Felician College alumna Amy Strafford (’04) is giving her students an important lesson in helping others.
Every May for the past six years, Amy, a pre-K teacher at Corpus Christi Elementary School in Hasbrouck Heights, organizes a school-wide fundraising event for multiple sclerosis research.
The school’s student body – even the 3- and 4-year-old pre-K students -- don their walking shoes and participate in a symbolic “Walk” through the halls of the school and through the neighborhood to raise awareness for the devastating disease.
“The children are very excited to participate in this walk, even the little ones,” said Amy, who became involved in fundraising efforts after her brother-in-law Joe Revello was diagnosed.
“It’s amazing that this small school raises the money that it does,” Revello said.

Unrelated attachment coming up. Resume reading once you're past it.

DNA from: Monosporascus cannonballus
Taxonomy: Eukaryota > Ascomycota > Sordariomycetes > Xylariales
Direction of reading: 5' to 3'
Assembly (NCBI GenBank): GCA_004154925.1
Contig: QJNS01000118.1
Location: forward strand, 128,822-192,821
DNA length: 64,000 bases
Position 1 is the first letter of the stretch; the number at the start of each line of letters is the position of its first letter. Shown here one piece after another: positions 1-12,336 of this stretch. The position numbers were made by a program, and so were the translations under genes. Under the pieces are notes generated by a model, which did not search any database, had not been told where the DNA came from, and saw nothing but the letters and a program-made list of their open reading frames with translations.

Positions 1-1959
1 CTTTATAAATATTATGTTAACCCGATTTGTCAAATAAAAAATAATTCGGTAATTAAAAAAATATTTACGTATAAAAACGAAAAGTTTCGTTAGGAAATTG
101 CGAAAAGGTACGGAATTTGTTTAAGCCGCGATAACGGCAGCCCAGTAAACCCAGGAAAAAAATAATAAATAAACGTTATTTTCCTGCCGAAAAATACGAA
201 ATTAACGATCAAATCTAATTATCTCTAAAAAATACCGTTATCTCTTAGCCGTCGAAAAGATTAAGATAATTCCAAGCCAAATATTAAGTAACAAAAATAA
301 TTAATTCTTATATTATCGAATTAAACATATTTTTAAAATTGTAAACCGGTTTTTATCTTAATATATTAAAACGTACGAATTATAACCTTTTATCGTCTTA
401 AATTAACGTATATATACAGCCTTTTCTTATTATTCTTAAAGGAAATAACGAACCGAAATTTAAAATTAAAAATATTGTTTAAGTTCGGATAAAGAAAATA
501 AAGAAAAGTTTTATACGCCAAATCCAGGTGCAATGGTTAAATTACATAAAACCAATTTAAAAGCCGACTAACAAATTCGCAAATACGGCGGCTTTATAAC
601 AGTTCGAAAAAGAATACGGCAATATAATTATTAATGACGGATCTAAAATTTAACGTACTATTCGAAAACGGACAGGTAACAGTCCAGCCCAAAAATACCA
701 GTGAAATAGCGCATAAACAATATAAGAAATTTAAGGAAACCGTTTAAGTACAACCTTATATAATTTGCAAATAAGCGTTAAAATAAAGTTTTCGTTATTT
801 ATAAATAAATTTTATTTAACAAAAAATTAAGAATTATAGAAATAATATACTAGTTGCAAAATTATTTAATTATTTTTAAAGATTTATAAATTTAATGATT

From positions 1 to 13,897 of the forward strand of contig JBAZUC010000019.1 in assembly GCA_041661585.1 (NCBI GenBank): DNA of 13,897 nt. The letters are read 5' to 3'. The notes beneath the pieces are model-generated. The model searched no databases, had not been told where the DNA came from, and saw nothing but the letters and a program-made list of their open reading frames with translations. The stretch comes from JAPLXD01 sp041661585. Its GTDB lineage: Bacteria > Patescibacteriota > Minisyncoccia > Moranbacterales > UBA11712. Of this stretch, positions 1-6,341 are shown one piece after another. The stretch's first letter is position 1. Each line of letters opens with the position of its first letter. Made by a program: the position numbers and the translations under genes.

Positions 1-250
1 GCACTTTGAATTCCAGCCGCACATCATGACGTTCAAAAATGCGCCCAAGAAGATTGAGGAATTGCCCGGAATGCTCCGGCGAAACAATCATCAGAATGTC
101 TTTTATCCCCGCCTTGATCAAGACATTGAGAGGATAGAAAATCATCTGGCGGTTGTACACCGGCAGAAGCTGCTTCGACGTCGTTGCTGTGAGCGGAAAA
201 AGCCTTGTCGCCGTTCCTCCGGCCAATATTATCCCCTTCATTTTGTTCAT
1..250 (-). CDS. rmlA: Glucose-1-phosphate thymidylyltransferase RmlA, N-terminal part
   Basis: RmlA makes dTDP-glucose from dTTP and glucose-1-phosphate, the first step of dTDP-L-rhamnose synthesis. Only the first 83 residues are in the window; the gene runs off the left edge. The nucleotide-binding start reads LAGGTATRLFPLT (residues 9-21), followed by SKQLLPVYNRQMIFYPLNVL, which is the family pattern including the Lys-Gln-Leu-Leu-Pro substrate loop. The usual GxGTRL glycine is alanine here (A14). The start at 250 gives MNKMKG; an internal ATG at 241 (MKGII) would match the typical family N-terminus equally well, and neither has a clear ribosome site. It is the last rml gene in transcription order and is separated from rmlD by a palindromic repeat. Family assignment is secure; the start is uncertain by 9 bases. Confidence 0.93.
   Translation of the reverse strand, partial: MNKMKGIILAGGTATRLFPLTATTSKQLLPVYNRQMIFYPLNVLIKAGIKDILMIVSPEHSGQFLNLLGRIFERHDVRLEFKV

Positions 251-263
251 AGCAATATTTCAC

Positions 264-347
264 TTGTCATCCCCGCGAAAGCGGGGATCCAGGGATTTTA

To date, Corpus Christi students have raised more than $65,000 in for MS research.
“It’s not only about the money, but it’s teaching the children that they can make a difference,” Amy said. “It’s all about life lessons, and the values that are part of who we are as Catholics. The lessons I learned as a Felician graduate are what we can bring to the table every day of our lives.”
The annual Walk for MS is one of the school’s biggest fundraisers, said Amy, noting that the school does not keep any of the funds raised.
Lisa Futterman, Development Officer for the MS Center at Holy Name Hospital, Teaneck, was on hand for this year’s event.
“For these children and their teachers to care so much, well, I’m personally thrilled,” Futterman said. Holy Name is one of the only certified MS centers in the tri-state area.
Multiple sclerosis is an autoimmune disease that affects the central nervous system and attacks the myelin sheath, the protective covering that surrounds nerve cells. When this covering is damaged, nerve impulses are slowed down or stopped.
Multiple sclerosis affects between 250,000 to 350,000 men and women in the U.S. every year.